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Heywood

Heywood

[hey-wood]
Heywood, John, 1497?-1580?, English dramatist. He was employed at the courts of Henry VIII and Mary I as a singer, musician, and playwright. At the accession of Elizabeth I in 1564 Heywood, who was a Roman Catholic, fled to Belgium, where he stayed for the rest of his life. Important in the development of English comedy, Heywood was the most famous writer of the interlude, a short comic dialogue. Chief among his interludes are The Play of the Weather (1533) and The Four P's (c.1543). His other works include epigrams, proverbs, and ballads.

See his works (ed. by B. A. Milligan, 1956).

Heywood, Thomas, 1574?-1641, English dramatist. A prolific writer, he claimed to have written and collaborated on more than 200 plays, most of which are now lost. Although he wrote dramas based on English history, classical mythology, and romantic adventure, he is most famous for those dealing with contemporary English life. Heywood's best play, A Woman Killed with Kindness (1603), is one of the finest examples of domestic tragedy in the English drama. His other notable plays include The Fair Maid of the West (1631) and The London Traveler (1633). A professional actor as well as a playwright, he wrote an Apology for Actors (1612) in reply to attacks against the theater by the Puritans.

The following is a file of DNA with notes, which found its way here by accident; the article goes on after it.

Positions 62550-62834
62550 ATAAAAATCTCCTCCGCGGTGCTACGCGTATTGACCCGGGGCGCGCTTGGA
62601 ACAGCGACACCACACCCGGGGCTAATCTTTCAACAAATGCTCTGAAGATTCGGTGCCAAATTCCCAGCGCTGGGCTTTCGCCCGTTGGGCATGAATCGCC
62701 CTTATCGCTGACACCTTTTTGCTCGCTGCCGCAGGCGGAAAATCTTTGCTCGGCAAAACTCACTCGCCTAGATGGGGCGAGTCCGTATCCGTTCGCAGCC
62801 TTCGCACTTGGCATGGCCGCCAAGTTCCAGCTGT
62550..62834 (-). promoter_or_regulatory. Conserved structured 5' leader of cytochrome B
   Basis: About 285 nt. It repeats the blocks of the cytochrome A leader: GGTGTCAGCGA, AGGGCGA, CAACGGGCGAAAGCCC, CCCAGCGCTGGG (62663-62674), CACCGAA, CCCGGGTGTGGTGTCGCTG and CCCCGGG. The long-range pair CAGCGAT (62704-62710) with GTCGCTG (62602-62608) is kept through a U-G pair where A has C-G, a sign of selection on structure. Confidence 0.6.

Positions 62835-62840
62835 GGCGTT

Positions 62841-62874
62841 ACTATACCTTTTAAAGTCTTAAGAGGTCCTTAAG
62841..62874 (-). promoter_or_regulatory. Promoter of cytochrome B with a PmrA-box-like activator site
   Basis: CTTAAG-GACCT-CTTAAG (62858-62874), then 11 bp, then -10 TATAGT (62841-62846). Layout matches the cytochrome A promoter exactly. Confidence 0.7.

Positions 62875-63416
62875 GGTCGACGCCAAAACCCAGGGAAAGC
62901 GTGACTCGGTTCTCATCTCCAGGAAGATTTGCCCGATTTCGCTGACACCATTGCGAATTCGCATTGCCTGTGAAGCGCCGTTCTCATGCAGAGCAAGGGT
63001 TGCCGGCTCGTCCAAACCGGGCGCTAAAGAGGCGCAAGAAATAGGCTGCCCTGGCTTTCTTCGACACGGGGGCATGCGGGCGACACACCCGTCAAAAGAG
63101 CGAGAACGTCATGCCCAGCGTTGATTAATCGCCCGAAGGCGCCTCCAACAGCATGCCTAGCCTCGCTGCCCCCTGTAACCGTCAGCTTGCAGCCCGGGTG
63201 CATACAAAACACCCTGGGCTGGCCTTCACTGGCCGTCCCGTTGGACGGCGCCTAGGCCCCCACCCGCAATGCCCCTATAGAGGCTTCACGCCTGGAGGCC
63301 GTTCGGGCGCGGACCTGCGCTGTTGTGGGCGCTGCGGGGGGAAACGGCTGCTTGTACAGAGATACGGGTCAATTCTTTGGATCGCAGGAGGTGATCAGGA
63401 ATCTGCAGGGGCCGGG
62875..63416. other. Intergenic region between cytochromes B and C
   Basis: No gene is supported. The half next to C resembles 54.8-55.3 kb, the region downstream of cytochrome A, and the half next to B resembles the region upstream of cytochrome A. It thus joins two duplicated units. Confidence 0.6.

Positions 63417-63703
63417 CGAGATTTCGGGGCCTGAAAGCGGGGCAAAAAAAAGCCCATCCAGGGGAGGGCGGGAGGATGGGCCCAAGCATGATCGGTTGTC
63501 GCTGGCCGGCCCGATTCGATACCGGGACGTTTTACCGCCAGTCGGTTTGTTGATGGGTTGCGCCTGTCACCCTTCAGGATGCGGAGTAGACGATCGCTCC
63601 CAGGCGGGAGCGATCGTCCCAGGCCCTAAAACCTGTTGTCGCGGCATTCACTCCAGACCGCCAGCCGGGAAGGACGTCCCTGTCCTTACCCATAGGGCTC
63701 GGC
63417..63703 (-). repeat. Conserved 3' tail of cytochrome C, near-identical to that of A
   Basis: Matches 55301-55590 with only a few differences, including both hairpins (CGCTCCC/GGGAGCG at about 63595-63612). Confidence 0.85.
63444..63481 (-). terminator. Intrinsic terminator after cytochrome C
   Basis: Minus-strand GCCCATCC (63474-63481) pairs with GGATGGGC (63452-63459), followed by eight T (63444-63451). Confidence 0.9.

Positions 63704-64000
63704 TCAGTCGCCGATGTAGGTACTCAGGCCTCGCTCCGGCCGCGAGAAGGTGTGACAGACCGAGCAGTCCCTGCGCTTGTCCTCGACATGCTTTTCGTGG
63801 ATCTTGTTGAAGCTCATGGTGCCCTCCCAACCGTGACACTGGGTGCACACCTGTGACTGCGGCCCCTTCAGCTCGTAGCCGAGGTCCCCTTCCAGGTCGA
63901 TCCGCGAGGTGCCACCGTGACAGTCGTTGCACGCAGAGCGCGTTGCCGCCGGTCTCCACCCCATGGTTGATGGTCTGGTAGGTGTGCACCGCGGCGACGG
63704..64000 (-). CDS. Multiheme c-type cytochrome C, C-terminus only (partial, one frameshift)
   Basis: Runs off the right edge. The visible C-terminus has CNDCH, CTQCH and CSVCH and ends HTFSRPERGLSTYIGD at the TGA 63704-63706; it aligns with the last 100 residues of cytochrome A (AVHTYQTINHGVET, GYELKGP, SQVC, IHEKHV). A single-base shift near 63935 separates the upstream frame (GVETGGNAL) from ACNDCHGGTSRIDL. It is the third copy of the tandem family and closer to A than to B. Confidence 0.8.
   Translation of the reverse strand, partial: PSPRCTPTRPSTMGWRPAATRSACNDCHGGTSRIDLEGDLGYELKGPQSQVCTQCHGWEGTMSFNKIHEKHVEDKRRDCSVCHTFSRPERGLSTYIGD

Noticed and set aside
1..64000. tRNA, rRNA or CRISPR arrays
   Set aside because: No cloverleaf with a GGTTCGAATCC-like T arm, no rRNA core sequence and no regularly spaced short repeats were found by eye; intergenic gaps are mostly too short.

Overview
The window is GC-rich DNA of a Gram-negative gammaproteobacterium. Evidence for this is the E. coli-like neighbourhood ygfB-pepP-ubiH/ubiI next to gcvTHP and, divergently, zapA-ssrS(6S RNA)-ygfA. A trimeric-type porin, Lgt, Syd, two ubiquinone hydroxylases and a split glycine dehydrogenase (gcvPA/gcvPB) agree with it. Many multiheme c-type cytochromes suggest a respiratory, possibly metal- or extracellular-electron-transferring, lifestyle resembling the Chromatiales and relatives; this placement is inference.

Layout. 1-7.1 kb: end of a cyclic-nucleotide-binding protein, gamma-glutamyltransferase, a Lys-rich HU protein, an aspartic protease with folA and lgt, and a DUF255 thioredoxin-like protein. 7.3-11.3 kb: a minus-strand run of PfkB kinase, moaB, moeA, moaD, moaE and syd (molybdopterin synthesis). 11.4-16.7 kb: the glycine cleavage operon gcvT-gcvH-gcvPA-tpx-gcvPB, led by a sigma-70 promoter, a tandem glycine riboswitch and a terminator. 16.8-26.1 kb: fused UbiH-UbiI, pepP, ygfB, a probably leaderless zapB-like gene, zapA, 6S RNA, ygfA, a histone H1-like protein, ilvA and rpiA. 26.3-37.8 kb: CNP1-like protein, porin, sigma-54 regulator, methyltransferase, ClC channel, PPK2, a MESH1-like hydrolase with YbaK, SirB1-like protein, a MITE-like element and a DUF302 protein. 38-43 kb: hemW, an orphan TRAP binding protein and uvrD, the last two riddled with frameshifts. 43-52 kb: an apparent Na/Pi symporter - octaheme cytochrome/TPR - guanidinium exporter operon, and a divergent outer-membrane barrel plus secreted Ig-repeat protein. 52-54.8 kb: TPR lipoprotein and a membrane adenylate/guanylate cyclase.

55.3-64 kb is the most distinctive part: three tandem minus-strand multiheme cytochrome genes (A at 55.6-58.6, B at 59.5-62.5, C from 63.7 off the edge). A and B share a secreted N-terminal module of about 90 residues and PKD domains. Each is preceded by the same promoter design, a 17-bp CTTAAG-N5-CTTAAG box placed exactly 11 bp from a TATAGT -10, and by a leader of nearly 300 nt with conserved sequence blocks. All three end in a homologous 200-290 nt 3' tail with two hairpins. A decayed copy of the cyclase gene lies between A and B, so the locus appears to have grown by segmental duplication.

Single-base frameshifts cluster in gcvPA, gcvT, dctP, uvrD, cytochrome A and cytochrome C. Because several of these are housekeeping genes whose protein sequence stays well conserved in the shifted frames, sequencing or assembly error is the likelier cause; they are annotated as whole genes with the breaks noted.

See studies by O. Cromwell (1928, repr. 1969), A. M. Clark (1931, repr. 1967), and F. S. Boas (1950).

Heywood, town (1991 pop. 29,639), Rochdale metropolitan district, NW England, in the Greater Manchester metropolitan area. Heywood's products include cotton goods, metal goods, boilers, industrial inks, carpets, paper, rope, and machinery.

(born 1497?, London, Eng.?—died after 1575, Mechelen, Belg.) British playwright. His witty, satirical verse interludes (dialogues on a set subject) helped put English drama on the road to the fully developed comedy of the Elizabethans. His interludes, which replace biblical allegory with representations of everyday life and manners, include The Play of the Wether, A Play of Love, and Wytty and Wytless (all printed 1533), and The Playe Called the Foure P.P.: A Palmer, a Pardoner, a Potycary, a Pedler (printed circa 1544). He also wrote epigrams, ballads, and a verse allegory, The Spider and the Flie (1556).

Learn more about Heywood, John with a free trial on Britannica.com.

(born 1497?, London, Eng.?—died after 1575, Mechelen, Belg.) British playwright. His witty, satirical verse interludes (dialogues on a set subject) helped put English drama on the road to the fully developed comedy of the Elizabethans. His interludes, which replace biblical allegory with representations of everyday life and manners, include The Play of the Wether, A Play of Love, and Wytty and Wytless (all printed 1533), and The Playe Called the Foure P.P.: A Palmer, a Pardoner, a Potycary, a Pedler (printed circa 1544). He also wrote epigrams, ballads, and a verse allegory, The Spider and the Flie (1556).

Learn more about Heywood, John with a free trial on Britannica.com.

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